#4. Sonny Milano – In his previous 3 and 4 game stints, Sonny Milano didn’t do enough to ensure that he wasn’t sent down to Cleveland. He obviously wasn’t having it this year. The speedy wing from Massapequa, New York has stormed out of the gate potting 4 goals in his first 3 games. All of them, were even strength goals. The 21-year-old leads all Blue Jackets goal scorers, accounting for 4 of 16 team goals. Milano is mostly seeing middle six minute totals with some second unit power play time thrown in. It’s nearly impossible for him to keep up this kind of pace, but Milano is making his case to be a part of this Columbus squad going forward. Whether he can be consistent enough to convince Coach Tortorella of his value remains to be seen. Right now though, his value is sky-high.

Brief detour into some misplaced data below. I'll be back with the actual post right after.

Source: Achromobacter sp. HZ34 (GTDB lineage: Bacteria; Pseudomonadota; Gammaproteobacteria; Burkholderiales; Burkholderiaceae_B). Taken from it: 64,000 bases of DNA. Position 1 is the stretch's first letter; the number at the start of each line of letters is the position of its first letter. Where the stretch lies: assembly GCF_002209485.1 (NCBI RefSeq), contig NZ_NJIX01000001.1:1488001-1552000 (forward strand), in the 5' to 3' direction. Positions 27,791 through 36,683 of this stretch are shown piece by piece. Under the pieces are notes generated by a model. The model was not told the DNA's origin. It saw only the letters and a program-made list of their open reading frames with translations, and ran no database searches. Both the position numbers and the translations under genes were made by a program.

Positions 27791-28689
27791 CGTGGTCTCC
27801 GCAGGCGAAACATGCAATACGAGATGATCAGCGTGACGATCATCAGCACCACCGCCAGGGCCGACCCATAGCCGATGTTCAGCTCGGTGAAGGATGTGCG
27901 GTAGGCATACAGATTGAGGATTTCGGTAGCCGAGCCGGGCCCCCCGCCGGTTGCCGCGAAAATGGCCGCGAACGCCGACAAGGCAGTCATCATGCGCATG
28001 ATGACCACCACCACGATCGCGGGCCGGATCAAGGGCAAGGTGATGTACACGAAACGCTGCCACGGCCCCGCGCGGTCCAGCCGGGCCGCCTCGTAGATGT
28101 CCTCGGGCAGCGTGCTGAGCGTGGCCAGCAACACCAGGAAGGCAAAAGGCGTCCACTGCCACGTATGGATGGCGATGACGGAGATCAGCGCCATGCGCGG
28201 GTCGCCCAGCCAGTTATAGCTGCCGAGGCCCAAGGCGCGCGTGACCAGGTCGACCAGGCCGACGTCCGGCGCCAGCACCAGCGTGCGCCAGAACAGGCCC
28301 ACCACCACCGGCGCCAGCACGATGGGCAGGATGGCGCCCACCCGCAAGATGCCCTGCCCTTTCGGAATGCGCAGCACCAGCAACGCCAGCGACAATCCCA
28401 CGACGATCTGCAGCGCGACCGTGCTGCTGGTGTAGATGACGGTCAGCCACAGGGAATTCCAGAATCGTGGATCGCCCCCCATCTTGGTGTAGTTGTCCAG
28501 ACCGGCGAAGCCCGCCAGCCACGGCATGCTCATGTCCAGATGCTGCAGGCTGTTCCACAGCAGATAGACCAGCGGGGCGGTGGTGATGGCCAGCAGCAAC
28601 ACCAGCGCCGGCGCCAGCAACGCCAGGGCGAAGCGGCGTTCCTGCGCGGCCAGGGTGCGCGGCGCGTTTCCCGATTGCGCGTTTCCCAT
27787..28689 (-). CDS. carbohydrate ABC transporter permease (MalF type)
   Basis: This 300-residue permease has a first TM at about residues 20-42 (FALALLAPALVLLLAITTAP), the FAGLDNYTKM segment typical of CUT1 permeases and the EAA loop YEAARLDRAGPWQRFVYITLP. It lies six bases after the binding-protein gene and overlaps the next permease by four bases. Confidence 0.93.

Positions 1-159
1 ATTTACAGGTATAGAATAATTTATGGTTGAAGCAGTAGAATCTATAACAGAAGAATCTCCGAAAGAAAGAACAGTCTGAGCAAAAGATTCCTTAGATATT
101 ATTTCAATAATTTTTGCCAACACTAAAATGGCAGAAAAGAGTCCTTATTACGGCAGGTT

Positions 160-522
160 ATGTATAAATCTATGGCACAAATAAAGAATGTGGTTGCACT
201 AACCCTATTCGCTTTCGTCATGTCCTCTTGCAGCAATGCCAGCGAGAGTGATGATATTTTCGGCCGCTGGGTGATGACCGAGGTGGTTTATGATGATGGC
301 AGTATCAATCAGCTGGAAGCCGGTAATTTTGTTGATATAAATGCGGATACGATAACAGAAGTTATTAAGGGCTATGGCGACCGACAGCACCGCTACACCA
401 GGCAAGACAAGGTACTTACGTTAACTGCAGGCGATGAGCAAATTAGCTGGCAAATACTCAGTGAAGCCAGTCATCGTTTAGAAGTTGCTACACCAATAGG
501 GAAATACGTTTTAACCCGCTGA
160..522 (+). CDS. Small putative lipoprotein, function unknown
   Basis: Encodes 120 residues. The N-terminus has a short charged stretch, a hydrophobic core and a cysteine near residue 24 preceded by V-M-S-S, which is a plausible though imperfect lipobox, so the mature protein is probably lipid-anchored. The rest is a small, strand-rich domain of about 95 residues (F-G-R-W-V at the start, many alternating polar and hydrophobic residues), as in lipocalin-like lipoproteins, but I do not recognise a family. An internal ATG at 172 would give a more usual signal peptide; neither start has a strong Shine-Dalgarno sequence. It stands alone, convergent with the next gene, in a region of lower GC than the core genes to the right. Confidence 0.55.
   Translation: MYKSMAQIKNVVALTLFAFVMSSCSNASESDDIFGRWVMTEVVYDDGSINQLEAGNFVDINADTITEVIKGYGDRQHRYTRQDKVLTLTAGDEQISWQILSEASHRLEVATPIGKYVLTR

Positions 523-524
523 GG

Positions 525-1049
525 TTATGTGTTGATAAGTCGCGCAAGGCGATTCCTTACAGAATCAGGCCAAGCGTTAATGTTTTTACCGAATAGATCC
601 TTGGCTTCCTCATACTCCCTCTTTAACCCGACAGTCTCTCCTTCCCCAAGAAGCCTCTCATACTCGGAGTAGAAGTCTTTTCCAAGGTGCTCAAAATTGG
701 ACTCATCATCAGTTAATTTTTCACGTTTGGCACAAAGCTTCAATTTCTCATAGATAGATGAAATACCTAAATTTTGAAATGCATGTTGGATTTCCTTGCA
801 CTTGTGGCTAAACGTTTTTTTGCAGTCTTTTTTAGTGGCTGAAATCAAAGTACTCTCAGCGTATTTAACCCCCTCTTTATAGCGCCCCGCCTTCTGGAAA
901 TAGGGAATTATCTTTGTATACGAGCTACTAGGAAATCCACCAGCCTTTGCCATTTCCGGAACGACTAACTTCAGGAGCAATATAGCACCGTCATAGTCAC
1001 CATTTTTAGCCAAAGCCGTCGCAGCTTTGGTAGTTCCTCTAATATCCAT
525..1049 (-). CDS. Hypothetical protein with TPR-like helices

#3. Jakub Vrana – A 21 game stint last season saw Vrana produce 6 points followed by a trip back to Hershey where he failed to live up to his 2015-16 campaign that saw him produce 34 points in 36 games. While 36 points in 49 games last season was nothing to complain about as Vrana asserted himself a bit more as a leader with the Bears, he did not build on his first year AHL campaign. This season the former 13th overall pick is back in the NHL attempting to make a better statement. He’s already on the right track. He’s averaging 14:17 per night vs 11:07 and he’s got 5 points in 6 games to show for it. With 1 more point he will equal the previous year’s total. He’s seeing some second unit powerplay time, but the bulk of his minutes are 5on5. Vrana is making a case to show he’s capable of being at the front of the Capitals secondary scoring after their big 4 of Oshie, Ovechkin, Kuznetsov and Backstrom. If the Capitals are going to be successful, they are going to need Vrana to take up some of the scoring load, formerly carried by Justin Williams and Marcus Johansson. If he can continue to do this, not only will Vrana stick in the NHL, but his point totals could make him a slam dunk for the Calder. It would be quite the turnaround for the young Czech.